Sky’s managing director of content for the UK and Ireland Zai Bennett talks with Screen about his strategy in a crowded market.


Source: Natalie Seery / Sky UK


”There is definitely not a long, leisurely French lunch today,” says Zai Bennett, Sky’s content chief, just back from a school half-term break with his family.

Even so, the affable Bennett sounds upbeat. Despite the cost-of-living crisis and repeated talk that the UK is heading for a recession, Sky’s parent company, US behemoth Comcast, is happy to continue investing in Bennett’s shows.

Long gone are the days when Brits mostly subscribed to Sky — or BSkyB as it was once known — for exclusive access to Premier League football. These days Sky customers are as likely to watch one of Bennett’s original commissions such as I Hate Suzie or Gangs Of London as they are a top-tier clash between Manchester City and Arsenal on Sky Sports.

“When I joined Sky, it wasn’t that long ago that we had Gladiators, The Smoke and The Match,” recalls Bennett, who jumped ship in 2014 from running youth-friendly BBC Three. “It’s been a journey where we’ve moved from those sorts of things to shows like Chernobyl, Gangs Of London and reinventing Never Mind The Buzzcocks [the music quiz show rebooted by Sky after it was axed by the BBC] and launching a documentary service. We’ve packed a lot into those years.”

Zai Bennett

Source: Sky

Zai Bennett

Bennett has prospered at Sky, climbing up the executive ladder regardless of changes in leadership or ownership — Rupert Murdoch sold the network to Comcast in 2018. His first job at Sky was head of Sky Atlantic, then known principally for high-end US acquisitions such as Game Of Thrones. Two years later, Bennett was given a more wide-ranging brief as director of programmes for Sky Entertainment.

Today he is managing director of content. His responsibilities encompass streamer Now TV and a suite of generic channels such as the highly regarded Sky Arts, Sky Comedy, Sky Witness (devoted to crime fiction), Sky Documentaries, Sky Nature and Sky Kids, recently launched somewhat counter-intuitively as a linear service. There is also Sky Atlantic, where homegrown dramas such as Gangs Of London and Landscapers sit alongside critics’ favourites Succession, The White Lotus and The Last Of Us, all acquired thanks to Sky’s long-term HBO output deal.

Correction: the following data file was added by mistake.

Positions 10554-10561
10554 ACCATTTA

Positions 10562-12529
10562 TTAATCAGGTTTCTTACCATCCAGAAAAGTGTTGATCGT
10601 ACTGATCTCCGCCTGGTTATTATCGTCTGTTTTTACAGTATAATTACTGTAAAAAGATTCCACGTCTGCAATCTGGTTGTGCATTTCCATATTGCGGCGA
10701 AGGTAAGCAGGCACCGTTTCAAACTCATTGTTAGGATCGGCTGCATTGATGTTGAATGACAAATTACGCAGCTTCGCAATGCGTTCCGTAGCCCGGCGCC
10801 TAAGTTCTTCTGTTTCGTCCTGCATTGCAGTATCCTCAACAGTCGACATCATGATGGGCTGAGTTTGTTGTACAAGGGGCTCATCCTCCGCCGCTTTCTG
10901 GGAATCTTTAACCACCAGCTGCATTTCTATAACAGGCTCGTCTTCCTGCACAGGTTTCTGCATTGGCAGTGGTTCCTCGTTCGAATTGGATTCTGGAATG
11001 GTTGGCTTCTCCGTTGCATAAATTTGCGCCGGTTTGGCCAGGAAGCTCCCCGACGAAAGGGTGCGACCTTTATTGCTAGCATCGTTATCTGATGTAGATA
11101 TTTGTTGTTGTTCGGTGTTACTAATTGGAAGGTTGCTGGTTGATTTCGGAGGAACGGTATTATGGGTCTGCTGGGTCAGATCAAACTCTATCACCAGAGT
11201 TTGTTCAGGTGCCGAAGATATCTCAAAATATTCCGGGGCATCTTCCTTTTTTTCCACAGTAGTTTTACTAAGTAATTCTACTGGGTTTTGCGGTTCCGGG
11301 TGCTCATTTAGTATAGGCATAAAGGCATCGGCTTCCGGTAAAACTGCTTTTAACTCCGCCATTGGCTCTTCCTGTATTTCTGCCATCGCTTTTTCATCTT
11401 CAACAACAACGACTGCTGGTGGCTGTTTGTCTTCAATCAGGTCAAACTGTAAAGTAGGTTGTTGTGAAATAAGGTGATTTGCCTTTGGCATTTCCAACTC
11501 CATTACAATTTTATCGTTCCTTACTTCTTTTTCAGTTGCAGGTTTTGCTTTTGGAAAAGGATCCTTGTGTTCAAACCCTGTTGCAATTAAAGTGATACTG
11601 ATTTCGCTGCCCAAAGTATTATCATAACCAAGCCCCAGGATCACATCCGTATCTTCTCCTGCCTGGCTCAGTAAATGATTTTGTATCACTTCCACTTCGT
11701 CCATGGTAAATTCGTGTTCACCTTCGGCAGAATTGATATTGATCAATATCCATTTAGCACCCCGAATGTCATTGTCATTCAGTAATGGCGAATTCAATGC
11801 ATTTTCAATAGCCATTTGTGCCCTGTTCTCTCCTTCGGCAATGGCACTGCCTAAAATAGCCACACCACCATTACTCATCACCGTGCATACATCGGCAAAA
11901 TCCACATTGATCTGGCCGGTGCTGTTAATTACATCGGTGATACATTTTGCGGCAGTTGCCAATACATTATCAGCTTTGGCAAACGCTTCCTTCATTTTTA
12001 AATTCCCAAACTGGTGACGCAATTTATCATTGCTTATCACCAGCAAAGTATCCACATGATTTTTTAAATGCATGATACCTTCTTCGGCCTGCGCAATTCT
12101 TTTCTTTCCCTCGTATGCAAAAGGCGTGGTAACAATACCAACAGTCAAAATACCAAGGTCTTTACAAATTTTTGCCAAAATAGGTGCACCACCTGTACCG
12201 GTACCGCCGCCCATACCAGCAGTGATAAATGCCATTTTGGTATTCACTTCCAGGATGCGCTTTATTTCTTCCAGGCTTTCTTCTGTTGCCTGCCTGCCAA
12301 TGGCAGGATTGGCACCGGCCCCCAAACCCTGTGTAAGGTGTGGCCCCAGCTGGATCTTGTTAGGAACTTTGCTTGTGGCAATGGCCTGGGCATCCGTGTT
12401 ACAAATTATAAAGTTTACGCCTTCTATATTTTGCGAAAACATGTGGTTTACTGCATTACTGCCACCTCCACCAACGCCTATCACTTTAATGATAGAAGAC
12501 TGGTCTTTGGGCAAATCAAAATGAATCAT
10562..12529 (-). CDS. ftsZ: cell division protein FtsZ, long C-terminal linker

“Sky has become a very different content beast [to when he arrived in 2014],” Bennett says. “We’re now very much part of the UK cultural firmament, whereas before I joined, Sky wasn’t somewhere people associated with original programming.

“It’s not only down to me,” he adds. “I have a small, amazing commissioning team. It was Anne Mensah [formerly Sky’s director of drama and now at Netflix, where she is the London-based VP of content] who started investing in quality British talent.”

In 2019, Bennett axed Sky One, once a flagship channel but whose role had been diminished by the growing swagger of the likes of Net­flix and audiences’ penchant for binge viewing. Its replacement, Sky Max, brings together a mix of UK and US shows from generic Sky channels.

Bennett does not mind whether viewers watch Sky content on Now TV or on one of its channels. He says his revamp of the Sky offering is now complete, with February’s launch of Sky Kids. “In terms of the Sky channel portfolio,” he explains, “we’ve got a documentaries brand, a nature brand, a crime brand, a comedy brand, Sky Atlantic is a grown-up, chewy drama brand, Sky Max is a narrative and entertainment show brand.”

Make an impact


Source: Sky


According to Sky CEO Dana Strong, speaking last May at an industry conference, Bennett oversees an annual budget of around $600m (£500m) for original content. He denies that his recent mantra of “fewer, bigger, better” is in any way linked to cost pressures.